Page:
I unfortunately didn't get to see this in theaters. However, with an 80% Rotten Tomato rating and a scary-ass nun-demon, this one's on my streaming list.



The Boy

Stream link here.


Because life-sized porcelain dolls weren't freaky enough, William Brent Bell had to make them haunted.

Well...sorta. :)

Read the full review here.



Blair Witch

Still in theaters. (I mean, I guess you could stream it via illegal download, but that's a pretty shitty thing to do. Bad reader. No cookie.)




Behold! The rare remake/sequel that doesn't suck balls!

Read the full review here.



Don't Breathe

Still in theaters. :(


Because I watched this last month just as school was starting up again, I didn't get a chance to write an awesome review. Stupid school. Costs way too much tuition and precious blogging time. :(

Anyway, Don't Breathe is created by the same makers of Evil Dead (both the original and the remake, both of which are very good). In fact, Jane Levy stars in both the Evil Dead remake and Don't Breathe, and she does an amazing job (as regular Mia, possessed Mia, and Rocky).

The premise is simple: three desperate schmucks decide to break into an old blind man's house and steal his money. Only, the old blind man is a complete psycho who spends the night hunting them down to kill and/or rape them. (Luckily no raping actually takes place on screen. Also, his definition of the crime is super outdated: "I'm not a rapist. I'm just going to impregnate you against your will with a plunger, like a gentleman.")

Highly recommended. Limited horror movie mistakes, minimal cliches, absolutely terrifying.



Lights Out

Stream it here.



Another one I didn't get to review right away. But as I've only seen it once and spent those two hours cowering behind my palm, there's not much to review, other than the fact that it's terrifying.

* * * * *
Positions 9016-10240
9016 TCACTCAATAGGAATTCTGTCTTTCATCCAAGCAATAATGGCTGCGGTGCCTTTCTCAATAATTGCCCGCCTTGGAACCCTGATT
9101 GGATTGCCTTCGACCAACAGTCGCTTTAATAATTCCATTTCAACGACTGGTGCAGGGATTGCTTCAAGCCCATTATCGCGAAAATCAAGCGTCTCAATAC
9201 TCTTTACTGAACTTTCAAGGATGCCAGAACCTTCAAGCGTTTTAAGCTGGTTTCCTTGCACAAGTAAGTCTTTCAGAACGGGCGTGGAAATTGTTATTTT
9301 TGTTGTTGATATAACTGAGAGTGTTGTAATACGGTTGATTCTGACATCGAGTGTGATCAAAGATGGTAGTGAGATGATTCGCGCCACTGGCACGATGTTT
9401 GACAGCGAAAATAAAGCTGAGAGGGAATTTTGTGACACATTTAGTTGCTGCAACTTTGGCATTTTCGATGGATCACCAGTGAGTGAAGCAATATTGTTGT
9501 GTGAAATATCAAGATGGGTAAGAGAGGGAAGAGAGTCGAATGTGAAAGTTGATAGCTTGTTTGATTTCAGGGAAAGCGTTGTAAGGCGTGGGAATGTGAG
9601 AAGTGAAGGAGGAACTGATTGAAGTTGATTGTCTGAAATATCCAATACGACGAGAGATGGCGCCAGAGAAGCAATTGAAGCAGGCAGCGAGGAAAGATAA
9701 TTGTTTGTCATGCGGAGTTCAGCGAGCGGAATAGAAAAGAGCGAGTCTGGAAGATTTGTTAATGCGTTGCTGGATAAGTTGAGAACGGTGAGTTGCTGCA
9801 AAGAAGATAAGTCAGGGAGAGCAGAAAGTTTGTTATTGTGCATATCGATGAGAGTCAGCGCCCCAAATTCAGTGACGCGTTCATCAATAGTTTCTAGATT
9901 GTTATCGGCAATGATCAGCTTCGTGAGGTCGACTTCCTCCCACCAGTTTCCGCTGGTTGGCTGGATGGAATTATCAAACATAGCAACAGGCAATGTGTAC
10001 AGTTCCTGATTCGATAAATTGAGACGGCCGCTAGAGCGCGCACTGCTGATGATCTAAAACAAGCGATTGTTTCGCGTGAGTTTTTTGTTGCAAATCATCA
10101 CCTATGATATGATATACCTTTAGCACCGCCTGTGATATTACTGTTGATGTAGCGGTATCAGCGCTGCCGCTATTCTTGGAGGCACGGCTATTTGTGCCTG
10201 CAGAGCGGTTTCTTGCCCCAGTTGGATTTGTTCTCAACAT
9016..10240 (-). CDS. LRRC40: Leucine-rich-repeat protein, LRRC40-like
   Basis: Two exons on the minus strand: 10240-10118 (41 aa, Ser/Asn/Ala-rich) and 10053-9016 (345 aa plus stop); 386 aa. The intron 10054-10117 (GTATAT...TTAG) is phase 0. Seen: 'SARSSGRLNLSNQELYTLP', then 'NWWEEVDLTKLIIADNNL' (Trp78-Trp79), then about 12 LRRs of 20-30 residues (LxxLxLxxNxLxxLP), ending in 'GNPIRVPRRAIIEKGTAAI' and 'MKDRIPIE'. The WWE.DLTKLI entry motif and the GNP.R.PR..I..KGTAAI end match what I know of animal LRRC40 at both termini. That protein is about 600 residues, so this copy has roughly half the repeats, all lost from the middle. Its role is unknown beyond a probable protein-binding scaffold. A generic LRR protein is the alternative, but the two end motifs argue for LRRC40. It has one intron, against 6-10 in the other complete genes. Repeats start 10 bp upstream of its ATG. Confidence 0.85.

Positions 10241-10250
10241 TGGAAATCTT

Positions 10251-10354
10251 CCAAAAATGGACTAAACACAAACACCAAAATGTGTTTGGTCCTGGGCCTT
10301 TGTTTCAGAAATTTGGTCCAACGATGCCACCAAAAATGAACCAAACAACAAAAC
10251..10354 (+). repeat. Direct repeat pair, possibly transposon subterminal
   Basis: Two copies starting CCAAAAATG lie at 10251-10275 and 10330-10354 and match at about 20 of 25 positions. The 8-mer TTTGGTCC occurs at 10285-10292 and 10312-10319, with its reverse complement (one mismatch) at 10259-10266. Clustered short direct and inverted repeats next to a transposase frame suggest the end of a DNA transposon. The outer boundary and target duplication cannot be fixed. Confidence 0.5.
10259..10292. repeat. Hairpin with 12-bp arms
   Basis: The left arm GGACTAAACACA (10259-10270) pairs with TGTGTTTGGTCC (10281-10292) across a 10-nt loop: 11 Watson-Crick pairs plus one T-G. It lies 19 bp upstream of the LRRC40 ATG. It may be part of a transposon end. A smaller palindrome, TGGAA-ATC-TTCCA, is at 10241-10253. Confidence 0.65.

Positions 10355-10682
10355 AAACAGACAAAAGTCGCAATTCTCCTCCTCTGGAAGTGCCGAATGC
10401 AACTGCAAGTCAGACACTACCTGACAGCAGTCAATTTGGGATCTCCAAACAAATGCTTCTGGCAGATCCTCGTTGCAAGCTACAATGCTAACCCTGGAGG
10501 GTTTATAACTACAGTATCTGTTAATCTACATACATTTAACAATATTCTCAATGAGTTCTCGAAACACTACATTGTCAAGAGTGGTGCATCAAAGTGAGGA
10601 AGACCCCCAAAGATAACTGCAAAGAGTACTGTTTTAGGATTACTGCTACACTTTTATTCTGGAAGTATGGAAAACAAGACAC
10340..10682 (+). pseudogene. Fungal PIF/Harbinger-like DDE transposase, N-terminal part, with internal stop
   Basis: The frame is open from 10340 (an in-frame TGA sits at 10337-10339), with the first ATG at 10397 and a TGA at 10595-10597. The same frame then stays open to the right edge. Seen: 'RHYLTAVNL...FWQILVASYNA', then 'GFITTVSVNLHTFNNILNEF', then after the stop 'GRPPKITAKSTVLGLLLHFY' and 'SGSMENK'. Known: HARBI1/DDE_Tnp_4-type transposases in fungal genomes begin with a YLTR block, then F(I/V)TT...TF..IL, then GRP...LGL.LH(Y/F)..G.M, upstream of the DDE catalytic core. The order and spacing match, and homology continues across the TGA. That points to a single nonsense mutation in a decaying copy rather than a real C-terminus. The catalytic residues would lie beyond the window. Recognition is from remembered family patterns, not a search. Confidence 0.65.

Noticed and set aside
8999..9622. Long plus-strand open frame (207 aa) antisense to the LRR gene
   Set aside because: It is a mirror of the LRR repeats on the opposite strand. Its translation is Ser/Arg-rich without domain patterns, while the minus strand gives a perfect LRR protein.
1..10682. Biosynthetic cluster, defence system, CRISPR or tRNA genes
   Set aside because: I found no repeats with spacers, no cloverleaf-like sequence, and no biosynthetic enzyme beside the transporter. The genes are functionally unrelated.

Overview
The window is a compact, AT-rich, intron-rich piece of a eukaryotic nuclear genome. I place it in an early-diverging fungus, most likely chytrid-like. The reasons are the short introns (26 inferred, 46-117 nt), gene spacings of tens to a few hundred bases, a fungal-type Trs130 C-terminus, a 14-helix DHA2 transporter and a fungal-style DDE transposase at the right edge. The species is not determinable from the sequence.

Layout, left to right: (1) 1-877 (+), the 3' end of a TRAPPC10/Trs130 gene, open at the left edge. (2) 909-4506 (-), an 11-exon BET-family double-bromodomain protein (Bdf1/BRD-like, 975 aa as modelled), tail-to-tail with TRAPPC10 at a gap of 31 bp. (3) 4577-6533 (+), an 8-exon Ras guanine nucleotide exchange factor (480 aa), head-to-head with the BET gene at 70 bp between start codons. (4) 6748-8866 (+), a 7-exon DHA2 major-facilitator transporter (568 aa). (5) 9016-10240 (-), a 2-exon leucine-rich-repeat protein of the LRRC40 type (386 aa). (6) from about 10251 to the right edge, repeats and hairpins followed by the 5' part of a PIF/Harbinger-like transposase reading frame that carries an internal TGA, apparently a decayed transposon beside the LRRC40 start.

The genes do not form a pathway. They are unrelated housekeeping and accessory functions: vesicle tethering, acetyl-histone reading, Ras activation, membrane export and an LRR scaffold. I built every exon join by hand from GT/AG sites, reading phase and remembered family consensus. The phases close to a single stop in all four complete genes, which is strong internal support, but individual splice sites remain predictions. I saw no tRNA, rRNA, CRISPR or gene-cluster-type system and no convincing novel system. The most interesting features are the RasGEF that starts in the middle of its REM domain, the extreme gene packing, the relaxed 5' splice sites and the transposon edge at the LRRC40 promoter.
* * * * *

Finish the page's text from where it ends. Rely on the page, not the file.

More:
Basically, this family is haunted by a creature/ghost that only appears when the lights are out. So while there's a somewhat unreasonable amount of jump-scares, there's some real terror here. This ghost has been around for decades, haunting the main character's mom. But it only shows up when she's off her meds and succumbing to her various mental disorders. So the ghost has to keep up an abusive relationship, convince the mother to stay off her meds, and terrify/kill anyone who distresses her.

So, yeah. Recommended. Terrifying. Awesome.

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Thanks for reading!
What horror movies from 2016 are your favorites?

Monday, October 3, 2016

"The Shaman's Apprentice"

Another short story's out! This one a horror Goldilocks remix at Inner Sins Magazine.

Four boys out looking for trouble. One girl. Three bears.

Read the story for free here!


Sunday, October 2, 2016

Seven Rules to a Martian Jailbreak

A new short story came out today called "Seven Rules to a Martian Jailbreak," published by Aphelion Magazine.

It's a Robin Hood jailbreak. IN SPACE!!! :)

Read it for free here!